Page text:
I  like O’Donohue’s deep thoughts and, as I walked through those wineyards last Sunday afternoon, I remembered my mother’s words and memories of her younger years when she was helping her father taking care of their few vineyards over the same hills. It was a hard work for anyone involved. No machines were used. The work started in February/March and ended in October/November. A lot was to be learned over months and years. A harvest of knowledge and traditions were transmitted to sons and daughters, families’ links were valued and strenghtened. Most mountain villagers grew vineyards  on the foothills. Their earnings were  meagre and  when the grapes were brought to the communal wine cellars, the gain was much appreciated.  It used to be a joyful and singing crowd which walked down to the valley early in the morning (5-6am) during the season of grape harvest. Sometimes, on lucky days, a postal bus would drive the villagers and winegrowers down to the vineyards.  After a long day’s work under a hot sun the return home up to the little villages was much  quieter. Bodies hurt and voices kept silent.  Of course there was a big celebration at the end of the harvest. It coincided with this other tradition that is still present nowadays : roasted chestnuts (brisolée).  A feast when served with various kinds of cheese, cold meats, rye bread/butter, grapes and apple pie; we also drink must (grape juice not fermented yet). A simple and delicious meal-of-the-season.

All those thoughts and more went through my mind during my afternoon walk. I wished my mother would have been there with me, holding my arm, smiling, commenting, remembering and gleaning the few grapes that were forgotten or left for visitors or birds or beagles 😉 Yes, Nino was with me and I had some trouble keeping him close to me, especially when we walked near this beautiful  vineyard (below) that had not been harvested yet.

In a  photo album, I found this old picture of grape harvest in our area, Valais. My mother could have been there making a pause and chatting with friends. Those days are long gone….

Autumn

November 19, 2010

What is my Autumn like ? The first sign of my favourite Season  is the light haze over the horizon. It is not a fog, just a slight mist, a hazy look that tells you for sure that Fall is there.Autumn brings  a most colourful change in nature. In the mountains the larch trees needles turn into a bright yellow-orange shade before falling down into a soft carpet.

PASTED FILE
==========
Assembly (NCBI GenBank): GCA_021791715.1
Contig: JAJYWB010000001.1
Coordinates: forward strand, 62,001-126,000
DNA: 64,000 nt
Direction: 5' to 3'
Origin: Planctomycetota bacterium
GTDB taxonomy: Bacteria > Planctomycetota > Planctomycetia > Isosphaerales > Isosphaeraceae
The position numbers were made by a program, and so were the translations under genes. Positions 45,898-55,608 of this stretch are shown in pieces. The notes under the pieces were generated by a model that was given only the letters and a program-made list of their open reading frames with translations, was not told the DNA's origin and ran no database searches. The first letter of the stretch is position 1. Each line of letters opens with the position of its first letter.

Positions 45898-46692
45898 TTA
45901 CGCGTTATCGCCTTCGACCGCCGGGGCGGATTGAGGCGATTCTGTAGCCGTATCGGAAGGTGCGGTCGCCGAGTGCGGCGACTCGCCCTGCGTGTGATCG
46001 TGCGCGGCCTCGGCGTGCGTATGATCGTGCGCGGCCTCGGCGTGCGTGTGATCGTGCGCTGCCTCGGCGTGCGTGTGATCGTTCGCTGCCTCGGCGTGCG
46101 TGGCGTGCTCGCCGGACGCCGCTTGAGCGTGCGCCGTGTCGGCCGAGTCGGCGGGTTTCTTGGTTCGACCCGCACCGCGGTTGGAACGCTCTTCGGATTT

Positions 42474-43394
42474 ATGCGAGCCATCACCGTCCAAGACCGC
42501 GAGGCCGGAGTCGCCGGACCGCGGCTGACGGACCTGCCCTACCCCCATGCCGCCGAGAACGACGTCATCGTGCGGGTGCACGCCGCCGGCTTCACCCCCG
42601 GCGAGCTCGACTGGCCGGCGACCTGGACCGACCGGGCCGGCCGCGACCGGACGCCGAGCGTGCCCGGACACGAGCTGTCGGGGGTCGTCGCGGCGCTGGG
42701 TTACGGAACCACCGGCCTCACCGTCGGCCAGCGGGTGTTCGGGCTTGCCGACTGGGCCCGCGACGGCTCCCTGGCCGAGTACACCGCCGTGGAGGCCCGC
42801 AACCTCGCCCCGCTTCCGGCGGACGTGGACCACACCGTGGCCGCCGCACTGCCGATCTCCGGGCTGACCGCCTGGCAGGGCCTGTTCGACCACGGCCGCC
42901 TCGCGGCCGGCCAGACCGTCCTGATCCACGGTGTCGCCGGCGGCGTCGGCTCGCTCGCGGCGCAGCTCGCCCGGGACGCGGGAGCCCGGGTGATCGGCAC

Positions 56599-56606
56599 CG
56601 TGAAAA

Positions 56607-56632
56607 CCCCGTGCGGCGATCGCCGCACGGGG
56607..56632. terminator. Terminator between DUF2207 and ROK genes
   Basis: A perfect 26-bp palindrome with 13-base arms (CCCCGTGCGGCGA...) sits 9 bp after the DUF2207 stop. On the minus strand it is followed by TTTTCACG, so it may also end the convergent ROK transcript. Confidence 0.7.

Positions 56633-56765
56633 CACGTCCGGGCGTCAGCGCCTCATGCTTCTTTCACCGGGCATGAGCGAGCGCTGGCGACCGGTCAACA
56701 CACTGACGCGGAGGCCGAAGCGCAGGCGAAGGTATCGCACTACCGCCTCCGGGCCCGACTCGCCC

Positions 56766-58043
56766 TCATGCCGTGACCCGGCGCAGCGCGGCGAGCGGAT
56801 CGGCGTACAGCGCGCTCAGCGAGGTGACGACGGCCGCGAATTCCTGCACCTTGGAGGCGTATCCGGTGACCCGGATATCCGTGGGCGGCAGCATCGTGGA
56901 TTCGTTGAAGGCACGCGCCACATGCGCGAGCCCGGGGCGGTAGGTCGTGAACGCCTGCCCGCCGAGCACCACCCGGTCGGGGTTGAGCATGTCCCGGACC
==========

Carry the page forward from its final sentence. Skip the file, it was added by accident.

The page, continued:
Soft and natural carpets everywhere. The kind of carpet I enjoy walking on because of its rustling sound and ever changing colours.Autumn is a Season of celebrations in my canton (state). A family tradition is the meal where everyone, young and less so, meet around a convivial table to eat roasted chestnuts. We usually eat those with various sorts of mountain cheese, “viande des Grisons” (air-dried meat, beef, produced in the canton of Grisons), rye bread and butter, grapes, apples, all local food. On this occasion we drink must (grape). Every year we so look  forward to meeting and eating this rather simple and tasty meal in good company.Autumn is also a time for grape harvest in this particularly warm area.  Vineyards have been planted for centuries on the side of the mountains and down in the valley. Never do the vineyards look as beautiful as now ! A patchwork of hard work almost all year round. What a reward and a pleasure when the vintage is a good one !This is an ancient cellar no longer in use  but I remember that “my grand-father-from-the-mountains” (as I used to call him)  had a similar one under his house in a small village. He would take my hand, bring me to his cellar and show me proudly his  yearly harvest. What a work it meant !And what a delight to savor the grapes from one’s own vineyard !Grapes and apples, the two kinds of fruits that Autumn gives in abundance over here.Gratefulness for these many gifts of nature in this wonderful Season.

Many thanks also to Scott Thomas for having brought up this new photography challenge.

http://stphoto.wordpress.com/2010/11/10/assignment-10-autumn-2010/

There is still time to participate ! Your photos have to be posted before Wednesday, November 24.